Every day, citizens from all across the EU and the wider world address the European Parliament to request information, express opinions or suggest ideas on an extensive range of topics. The Citizens’ Enquiries Unit (Ask EP) provides answers to citizens on the issues they raise. In 2018, citizens put more than 30 000 questions, suggestions and comments to the European Parliament or its President.
Topics of the year
The European Commission’s plans to end seasonal clock changes in the European Union (EU) generated a significant share of mail from citizens in 2018. The European Parliament and Council considered the legislative proposal, which would allow EU countries to decide whether their citizens would live in winter or summer time.
We also received a large number of messages ahead of the European Parliament vote on its position on a legislative proposal updating the copyright directive in September 2018. The proposal was hotly debated, with some arguing that the measures would ensure fair remuneration for journalists and publishers, and others highlighting the risks of filtering and control of the internet.
The environment was also a topic of great interest for citizens, particularly single-use plastics, which are a source of marine litter. To tackle the issue, the European Commission has proposed to ban or restrict certain plastic items commonly found on European beaches. The European Parliament has ensured that the legislation adopted is more ambitious than the initial proposal.
Two individual cases have also generated reactions from citizens: the early termination of the office of Richard Czarnecki, a Vice-President of the European Parliament, and the legal battle regarding Alfie Evans, a toddler who suffered from a neurological degenerative condition.
The functioning and activities of the European Parliament continued to be, as in previous years, a topic of interest. Many citizens wanted to know about the activities of Members of the European Parliament and how to contact them, as well as how to exercise their right of petition, how to visit the institution, and how to apply for a job or a traineeship in the EU institutions. Citizens also wrote to the European Parliament to comment on and ask questions about the Brexit process.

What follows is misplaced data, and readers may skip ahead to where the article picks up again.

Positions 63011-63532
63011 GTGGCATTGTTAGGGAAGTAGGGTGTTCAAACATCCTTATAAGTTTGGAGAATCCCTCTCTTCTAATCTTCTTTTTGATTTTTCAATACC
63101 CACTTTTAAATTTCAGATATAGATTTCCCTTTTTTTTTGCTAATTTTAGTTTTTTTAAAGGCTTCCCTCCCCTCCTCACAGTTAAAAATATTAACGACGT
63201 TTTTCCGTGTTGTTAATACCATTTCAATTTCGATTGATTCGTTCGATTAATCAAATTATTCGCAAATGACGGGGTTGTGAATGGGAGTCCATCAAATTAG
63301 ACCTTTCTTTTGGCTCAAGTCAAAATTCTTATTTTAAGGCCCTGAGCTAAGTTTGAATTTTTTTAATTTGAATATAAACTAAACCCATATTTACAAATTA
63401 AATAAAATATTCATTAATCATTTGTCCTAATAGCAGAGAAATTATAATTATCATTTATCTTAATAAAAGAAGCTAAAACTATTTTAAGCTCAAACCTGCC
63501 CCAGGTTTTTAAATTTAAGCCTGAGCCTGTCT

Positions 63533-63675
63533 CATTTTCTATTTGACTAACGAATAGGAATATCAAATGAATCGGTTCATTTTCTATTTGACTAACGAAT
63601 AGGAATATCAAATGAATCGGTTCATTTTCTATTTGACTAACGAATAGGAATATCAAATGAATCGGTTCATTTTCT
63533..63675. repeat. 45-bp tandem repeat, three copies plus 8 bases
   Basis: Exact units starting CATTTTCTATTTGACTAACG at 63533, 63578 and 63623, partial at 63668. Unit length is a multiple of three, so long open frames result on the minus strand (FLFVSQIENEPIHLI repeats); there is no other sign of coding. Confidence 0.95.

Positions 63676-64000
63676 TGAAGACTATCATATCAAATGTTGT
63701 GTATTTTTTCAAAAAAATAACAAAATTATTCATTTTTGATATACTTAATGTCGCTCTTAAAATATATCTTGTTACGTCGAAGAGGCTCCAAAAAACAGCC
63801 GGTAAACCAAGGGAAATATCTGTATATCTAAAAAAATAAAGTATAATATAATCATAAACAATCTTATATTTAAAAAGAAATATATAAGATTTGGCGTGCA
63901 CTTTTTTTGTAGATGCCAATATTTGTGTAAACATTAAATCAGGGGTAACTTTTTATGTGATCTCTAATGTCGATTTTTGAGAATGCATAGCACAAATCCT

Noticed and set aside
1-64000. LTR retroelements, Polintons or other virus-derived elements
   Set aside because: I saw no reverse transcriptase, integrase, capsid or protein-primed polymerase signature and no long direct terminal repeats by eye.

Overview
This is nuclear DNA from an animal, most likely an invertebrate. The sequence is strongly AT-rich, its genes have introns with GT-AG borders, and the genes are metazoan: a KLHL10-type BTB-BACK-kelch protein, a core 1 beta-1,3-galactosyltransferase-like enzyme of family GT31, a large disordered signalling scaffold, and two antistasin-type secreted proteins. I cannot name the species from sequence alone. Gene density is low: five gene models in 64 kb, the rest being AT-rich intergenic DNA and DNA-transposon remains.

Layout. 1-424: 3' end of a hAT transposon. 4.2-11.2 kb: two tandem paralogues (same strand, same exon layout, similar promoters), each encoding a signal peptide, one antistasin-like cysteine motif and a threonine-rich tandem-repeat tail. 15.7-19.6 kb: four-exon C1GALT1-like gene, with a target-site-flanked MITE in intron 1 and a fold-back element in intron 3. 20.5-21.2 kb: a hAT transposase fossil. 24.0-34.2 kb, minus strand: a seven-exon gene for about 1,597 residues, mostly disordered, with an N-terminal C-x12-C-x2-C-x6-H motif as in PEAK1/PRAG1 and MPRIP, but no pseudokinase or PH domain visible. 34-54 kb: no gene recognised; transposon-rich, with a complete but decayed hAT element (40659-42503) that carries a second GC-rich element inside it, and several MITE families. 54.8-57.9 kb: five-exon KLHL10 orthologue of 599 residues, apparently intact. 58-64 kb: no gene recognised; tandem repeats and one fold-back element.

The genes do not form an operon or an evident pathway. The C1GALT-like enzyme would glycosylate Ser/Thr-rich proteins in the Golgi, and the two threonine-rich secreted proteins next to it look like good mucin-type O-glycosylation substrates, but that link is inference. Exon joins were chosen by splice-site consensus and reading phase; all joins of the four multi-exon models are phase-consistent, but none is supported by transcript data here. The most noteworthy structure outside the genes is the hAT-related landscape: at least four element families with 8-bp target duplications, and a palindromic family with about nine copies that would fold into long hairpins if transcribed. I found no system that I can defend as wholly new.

Civil liberties, justice and home affairs was an important area of interest for citizens addressing the Ask EP unit. Reactions related mainly to the political situation in Catalonia and the visit of Facebook CEO Mark Zuckerberg to the European Parliament in May 2018. Citizens also wrote to the European Parliament to comment and ask questions on migration and refugee policies, and to comment and request action on the political situation in some EU countries.
Citizens also turned to the European Parliament for answers on the political situation outside the EU, for instance in Kosovo, Palestine, Russia, Syria, Turkey and Ukraine.
Another fundamental area of direct concern frequently shared by citizens writing to our service relates to employment and social affairs, in particular pension schemes, employment policy and working conditions. Citizens also contacted the European Parliament for comments and queries on culture and education, in particular free Interrail passes and Erasmus+.
In 2019, continue to put your questions to the Citizens’ Enquiries Unit (Ask EP)! We reply in the EU language that you use to write to us.